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Feature Article

Feature Article

Roadmapping Cryogenic Electronics and Quantum Information Processing

The IEEE International Roadmap for Devices and Systems (IRDS) has just released its 2017 roadmap which focuses primarily on extensions of conventional electronic technologies, but also covers newly developing technologies in its Chapter on Beyond CMOS (PDF, 3 MB).

One group of new technologies is forming its own International Focus Group, on Cryogenic Electronics and Quantum Information Processing. Committee members Scott Holmes and Erik DeBenedictis have summarized the case for roadmapping these technologies here (PDF, 378 KB).

These technologies include superconducting electronic circuits that require cryogenic temperatures less than 100 K, and often less than 10 K. In addition cryogenic semiconducting circuits have been developed for certain specialized applications. Both of these are generally mature technologies with integration on the intermediate scale, but not yet at the very large scale that would be needed for direct competition with room-temperature CMOS.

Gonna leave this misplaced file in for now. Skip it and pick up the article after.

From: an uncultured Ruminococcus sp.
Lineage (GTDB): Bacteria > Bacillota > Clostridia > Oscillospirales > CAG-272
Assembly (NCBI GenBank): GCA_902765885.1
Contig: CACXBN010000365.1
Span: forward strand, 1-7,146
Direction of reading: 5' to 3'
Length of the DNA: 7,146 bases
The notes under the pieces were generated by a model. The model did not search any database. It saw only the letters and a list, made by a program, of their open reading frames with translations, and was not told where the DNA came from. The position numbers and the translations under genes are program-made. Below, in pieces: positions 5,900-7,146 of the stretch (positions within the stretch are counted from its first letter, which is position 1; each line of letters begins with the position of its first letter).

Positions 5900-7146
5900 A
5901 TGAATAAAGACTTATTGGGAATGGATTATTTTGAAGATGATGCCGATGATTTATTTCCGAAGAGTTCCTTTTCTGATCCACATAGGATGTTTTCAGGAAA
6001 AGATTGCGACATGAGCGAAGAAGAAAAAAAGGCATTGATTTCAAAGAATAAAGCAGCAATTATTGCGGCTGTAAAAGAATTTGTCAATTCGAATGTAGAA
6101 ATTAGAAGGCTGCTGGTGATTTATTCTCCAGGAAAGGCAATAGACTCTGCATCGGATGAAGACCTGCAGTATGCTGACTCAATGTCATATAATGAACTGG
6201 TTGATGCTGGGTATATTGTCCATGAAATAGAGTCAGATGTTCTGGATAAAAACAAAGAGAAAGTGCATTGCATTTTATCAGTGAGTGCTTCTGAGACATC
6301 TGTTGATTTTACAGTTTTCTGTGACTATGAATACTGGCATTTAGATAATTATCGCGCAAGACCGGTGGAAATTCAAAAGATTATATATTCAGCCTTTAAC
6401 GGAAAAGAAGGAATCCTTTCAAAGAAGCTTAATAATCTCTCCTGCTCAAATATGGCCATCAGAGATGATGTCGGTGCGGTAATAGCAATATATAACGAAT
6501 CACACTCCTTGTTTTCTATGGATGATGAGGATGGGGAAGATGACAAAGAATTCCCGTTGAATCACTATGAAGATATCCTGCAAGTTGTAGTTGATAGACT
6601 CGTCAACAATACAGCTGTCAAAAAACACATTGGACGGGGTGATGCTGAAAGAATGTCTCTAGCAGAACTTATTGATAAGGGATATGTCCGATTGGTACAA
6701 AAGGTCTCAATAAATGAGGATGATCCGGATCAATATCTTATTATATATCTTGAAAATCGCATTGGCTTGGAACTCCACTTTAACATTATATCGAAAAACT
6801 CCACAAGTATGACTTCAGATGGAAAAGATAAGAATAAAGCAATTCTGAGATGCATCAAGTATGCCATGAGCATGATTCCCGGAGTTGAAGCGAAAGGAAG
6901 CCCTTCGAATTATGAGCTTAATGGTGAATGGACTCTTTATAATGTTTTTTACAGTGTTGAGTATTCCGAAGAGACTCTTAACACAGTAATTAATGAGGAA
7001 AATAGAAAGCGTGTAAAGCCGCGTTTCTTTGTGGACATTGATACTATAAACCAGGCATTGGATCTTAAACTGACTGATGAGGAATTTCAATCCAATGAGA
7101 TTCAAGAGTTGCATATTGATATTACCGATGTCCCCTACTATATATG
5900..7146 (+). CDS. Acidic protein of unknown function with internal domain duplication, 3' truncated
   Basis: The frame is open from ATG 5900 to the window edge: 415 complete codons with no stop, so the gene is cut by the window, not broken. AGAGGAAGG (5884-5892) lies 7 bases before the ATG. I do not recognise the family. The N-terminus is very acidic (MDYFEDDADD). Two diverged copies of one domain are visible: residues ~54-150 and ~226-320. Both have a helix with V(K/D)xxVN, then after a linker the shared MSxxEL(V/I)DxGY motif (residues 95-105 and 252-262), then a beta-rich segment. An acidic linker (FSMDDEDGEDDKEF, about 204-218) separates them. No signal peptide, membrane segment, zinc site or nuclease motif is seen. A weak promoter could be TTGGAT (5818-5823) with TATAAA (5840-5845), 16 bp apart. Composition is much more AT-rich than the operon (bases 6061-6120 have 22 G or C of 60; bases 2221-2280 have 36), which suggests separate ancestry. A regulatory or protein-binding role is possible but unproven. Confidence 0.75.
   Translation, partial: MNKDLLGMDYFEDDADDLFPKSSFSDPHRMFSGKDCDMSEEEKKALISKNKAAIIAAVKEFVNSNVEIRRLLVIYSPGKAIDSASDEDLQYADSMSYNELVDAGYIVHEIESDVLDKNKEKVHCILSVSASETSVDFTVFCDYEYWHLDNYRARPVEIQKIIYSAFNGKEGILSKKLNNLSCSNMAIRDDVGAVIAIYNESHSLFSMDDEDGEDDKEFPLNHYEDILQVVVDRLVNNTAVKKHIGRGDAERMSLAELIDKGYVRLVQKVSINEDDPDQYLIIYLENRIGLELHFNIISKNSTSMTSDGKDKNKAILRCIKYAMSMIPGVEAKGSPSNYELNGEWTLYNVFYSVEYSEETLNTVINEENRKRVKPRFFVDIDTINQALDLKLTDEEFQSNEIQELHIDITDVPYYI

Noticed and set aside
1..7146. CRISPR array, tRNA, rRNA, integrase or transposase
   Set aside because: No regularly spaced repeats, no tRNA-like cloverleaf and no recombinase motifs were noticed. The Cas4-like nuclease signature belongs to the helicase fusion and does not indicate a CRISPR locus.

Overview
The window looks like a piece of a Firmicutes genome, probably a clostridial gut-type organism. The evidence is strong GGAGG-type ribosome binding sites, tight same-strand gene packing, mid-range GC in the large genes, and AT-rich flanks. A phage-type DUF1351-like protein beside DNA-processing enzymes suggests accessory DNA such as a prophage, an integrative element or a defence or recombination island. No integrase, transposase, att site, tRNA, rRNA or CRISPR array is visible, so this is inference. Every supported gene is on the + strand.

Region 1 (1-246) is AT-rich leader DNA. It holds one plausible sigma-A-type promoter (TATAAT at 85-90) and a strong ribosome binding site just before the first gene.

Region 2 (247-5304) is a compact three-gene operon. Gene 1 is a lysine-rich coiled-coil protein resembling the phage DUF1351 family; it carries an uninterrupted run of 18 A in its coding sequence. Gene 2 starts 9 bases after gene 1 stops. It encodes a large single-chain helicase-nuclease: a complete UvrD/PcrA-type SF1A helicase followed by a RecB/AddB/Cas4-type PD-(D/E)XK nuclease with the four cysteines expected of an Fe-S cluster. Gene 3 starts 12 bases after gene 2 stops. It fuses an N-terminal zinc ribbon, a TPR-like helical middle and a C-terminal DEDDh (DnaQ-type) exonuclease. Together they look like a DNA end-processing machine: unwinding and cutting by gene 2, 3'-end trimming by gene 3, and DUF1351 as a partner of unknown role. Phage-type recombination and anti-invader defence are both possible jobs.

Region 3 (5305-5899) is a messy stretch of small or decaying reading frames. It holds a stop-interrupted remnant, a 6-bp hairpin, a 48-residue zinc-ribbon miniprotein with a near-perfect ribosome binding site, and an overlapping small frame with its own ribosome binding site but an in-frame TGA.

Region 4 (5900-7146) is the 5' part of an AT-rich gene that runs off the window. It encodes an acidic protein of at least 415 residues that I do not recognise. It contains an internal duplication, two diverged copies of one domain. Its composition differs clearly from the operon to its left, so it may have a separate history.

A distinct set of technologies are associated with the new field of quantum information processing, which may require temperatures less than 1 K for proper operation. Some of these are also based on superconducting devices, but operate in a regime of ultra-low power dissipation necessary for quantum operation.

For both superconducting and quantum circuits, the industry and the market are still small, but are likely to grow rapidly in the next 20 years. Roadmapping and standards are particularly important if these technologies are to achieve the ambitious goals that have been projected.

Technology Spotlight

Technology Spotlight

IEEE Low-Power Image Recognition Challenge

LPIRC 2018, sponsored by IEEE Rebooting Computing, is being held June 18, 2018, in Salt Lake City, Utah, USA. For a video overview of LPIRC, see here.

This is the 4th in a series of annual open competitions, with prizes for the best combination of accuracy, speed, and low power for image recognition. Co-located with Computer Vision and Pattern Recognition Conference (CVPR 2018). For further details on LPIRC, see here.

LPIRC 2018 is being co-sponsored by Google and Facebook, which have helped to define dedicated tracks. LPIRC 2019 is in the planning stages. If you or your company would like to participate in the planning or sponsor competitive tracks next year, please contact Terence Martinez (t.c.martinez@ieee.org).